That line from PA up through Corning NY to Lyons was one of the few places that the NYC used "mainline" Articulated/Mallet engines. The NYC had a whole class of articulated steam Loco's built specifically for that line (circa 1920's). These replaced doubled headed steam loco's.
(Edit), I believe the NYCRR "NE" class compound articulated loco's are the ones specially built for the "coal hauling" lines of the NYCRR coming North out of PA and connecting to the "Mainline" at Lyons NY. These were built from 1917 to 1922 ? There was about two dozen of them, they replaced about 4 dozen other loco's at the time;
http://rrpicturearchives.net/showPictur ... id=5046097
The NYCRR also had a dozen or so articulated loco's used as hump yard pushers. (End of edit)
Of course the "Water Level Route" never went out of the way to advertise their "mountain railroading" to the public.
Much of the coal was high quality coal for use in railroad steam loco's and was shipped across Lake Ontario to Cobourg in Ontario. Apparently Eastern Canada had very little high quality coal to mine for use in the railroad loco's.
My Father (NYCRR Loco Engineer) ran on that line from Buffalo to Lyons to Corning and return (circa 1972-1974). The crew would overnight and return the next day. This was an "Inter-Divisional" run so the jobs were split evenly between Buffalo engine crews and Corning engine crews. About every 3 months (IIRC) the crews would swap. IE for 3 months all the trains were handled by Buffalo based crews. Then for the next 3 months all the trains were handled by Corning based crews.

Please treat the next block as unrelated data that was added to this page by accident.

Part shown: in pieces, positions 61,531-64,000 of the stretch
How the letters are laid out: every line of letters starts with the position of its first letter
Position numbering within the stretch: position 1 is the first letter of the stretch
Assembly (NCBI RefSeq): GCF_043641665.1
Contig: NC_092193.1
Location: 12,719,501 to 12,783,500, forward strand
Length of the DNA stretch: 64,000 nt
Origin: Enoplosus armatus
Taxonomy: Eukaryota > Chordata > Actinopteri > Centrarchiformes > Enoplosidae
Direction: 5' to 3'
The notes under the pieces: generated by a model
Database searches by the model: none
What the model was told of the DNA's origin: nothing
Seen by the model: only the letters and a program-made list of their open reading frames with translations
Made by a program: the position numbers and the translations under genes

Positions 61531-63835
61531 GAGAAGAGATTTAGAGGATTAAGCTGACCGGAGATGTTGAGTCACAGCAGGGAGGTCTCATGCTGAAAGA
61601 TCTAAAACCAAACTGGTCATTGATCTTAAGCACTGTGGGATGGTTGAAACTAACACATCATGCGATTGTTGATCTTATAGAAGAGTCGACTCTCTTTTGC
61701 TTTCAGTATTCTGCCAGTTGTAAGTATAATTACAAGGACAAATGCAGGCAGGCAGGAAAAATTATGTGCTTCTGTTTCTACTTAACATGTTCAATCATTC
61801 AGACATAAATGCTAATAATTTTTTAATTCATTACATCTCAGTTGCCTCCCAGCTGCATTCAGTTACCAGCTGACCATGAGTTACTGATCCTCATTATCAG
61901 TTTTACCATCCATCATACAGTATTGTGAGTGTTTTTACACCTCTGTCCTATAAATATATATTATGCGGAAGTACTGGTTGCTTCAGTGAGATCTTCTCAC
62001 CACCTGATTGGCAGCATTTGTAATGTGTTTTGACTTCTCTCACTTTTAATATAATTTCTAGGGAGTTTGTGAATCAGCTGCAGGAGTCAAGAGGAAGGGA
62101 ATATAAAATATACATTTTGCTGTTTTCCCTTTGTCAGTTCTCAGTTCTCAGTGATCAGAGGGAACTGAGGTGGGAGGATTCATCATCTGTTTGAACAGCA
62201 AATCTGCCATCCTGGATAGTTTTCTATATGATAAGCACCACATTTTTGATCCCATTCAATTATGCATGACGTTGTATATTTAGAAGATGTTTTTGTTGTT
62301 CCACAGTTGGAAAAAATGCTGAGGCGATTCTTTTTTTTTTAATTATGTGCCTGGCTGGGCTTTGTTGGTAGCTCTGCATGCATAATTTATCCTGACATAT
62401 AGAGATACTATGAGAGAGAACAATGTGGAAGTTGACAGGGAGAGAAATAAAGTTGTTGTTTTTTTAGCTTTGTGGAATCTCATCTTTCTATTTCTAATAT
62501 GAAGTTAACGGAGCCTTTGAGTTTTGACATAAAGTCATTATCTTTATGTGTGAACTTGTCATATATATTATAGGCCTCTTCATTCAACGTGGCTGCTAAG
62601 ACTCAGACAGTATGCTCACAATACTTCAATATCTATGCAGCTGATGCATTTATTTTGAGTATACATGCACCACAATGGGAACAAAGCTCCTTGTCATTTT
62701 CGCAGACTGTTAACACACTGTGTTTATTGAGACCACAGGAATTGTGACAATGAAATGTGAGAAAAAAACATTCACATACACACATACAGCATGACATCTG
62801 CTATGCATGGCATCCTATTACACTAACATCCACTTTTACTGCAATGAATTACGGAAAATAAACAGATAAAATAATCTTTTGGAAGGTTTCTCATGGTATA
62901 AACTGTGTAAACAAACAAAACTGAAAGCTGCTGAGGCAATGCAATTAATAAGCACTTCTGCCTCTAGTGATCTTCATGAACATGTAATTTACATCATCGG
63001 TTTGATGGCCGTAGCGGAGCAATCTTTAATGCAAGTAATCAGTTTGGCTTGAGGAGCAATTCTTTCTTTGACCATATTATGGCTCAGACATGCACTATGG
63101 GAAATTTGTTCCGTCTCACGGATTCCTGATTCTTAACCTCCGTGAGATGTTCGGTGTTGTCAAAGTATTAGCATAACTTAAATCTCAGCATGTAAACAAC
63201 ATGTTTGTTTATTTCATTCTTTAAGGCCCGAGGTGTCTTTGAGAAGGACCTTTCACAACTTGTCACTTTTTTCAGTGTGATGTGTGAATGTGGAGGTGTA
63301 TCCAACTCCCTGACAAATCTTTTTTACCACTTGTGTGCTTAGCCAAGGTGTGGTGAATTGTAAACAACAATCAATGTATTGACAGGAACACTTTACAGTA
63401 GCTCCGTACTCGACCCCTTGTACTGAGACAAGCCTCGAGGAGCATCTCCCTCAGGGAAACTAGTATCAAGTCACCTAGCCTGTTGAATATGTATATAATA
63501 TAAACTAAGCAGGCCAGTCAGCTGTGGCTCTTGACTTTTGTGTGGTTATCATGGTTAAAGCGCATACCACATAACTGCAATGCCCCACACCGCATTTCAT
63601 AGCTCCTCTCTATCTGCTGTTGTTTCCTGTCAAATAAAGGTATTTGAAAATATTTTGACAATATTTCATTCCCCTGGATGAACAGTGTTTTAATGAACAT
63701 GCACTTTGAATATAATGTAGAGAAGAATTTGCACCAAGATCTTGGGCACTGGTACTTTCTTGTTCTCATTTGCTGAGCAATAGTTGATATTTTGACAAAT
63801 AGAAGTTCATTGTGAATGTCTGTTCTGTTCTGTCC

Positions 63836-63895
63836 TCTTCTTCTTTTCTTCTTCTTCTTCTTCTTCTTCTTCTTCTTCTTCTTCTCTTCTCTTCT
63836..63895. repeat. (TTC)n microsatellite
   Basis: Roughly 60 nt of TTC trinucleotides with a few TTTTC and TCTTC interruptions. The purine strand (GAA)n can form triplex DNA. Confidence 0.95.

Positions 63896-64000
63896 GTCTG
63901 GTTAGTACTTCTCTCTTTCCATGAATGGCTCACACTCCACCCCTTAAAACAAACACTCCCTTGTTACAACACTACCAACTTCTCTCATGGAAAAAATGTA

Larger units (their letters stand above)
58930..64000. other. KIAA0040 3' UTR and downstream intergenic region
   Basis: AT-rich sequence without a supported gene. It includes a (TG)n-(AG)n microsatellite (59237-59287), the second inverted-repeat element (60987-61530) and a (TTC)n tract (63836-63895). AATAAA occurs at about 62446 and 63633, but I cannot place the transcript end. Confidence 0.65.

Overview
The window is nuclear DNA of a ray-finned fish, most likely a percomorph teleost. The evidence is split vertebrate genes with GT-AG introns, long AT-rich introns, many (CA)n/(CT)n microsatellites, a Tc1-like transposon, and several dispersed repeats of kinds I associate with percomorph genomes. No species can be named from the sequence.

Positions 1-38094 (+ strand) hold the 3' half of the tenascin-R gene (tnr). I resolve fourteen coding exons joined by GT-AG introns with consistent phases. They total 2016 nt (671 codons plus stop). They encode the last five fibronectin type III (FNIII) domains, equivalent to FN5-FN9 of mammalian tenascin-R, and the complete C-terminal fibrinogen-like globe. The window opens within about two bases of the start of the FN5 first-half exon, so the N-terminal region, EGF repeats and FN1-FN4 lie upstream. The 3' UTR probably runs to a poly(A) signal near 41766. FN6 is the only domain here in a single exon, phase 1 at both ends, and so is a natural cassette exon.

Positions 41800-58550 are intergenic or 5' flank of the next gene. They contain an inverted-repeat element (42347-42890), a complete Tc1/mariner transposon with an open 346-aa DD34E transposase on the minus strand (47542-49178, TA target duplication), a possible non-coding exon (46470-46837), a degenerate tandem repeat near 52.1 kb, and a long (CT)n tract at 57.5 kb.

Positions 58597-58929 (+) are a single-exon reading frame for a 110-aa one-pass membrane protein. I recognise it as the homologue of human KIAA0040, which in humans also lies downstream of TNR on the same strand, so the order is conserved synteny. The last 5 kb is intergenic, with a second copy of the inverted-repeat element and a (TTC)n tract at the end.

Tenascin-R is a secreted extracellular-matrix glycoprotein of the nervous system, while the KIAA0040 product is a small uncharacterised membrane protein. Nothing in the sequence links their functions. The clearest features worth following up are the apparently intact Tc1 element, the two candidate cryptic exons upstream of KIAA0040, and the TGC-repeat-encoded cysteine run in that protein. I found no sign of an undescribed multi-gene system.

This was a union deal dictated to the railroad. They counted the exact number of trains operated by the "other division" crews and once the allotted number of trains had been operated by the Buffalo crews the Corning crews would run the very next train. Sometimes when the "swap" occurred Dad got "deadheaded" home from Corning to Buffalo in a taxi cab.... Got paid for a full trip, and the Corning folks running the train got paid for the the same full trip. And people wonder why the NYC/PC went bankrupt.....
Dad said when getting on his train in Corning in the summer and fall evenings he always had a good flashlight in hand because the rattlesnakes would like to shimmy up against the nice warm rails at dusk to stay warm....
Rattlesnakes occur in "pockets" all around the southern parts of NY State. They were exterminated in many areas but since they don't travel very far the pockets of rattlesnakes that survived never expanded their population much into areas where they had been killed off.....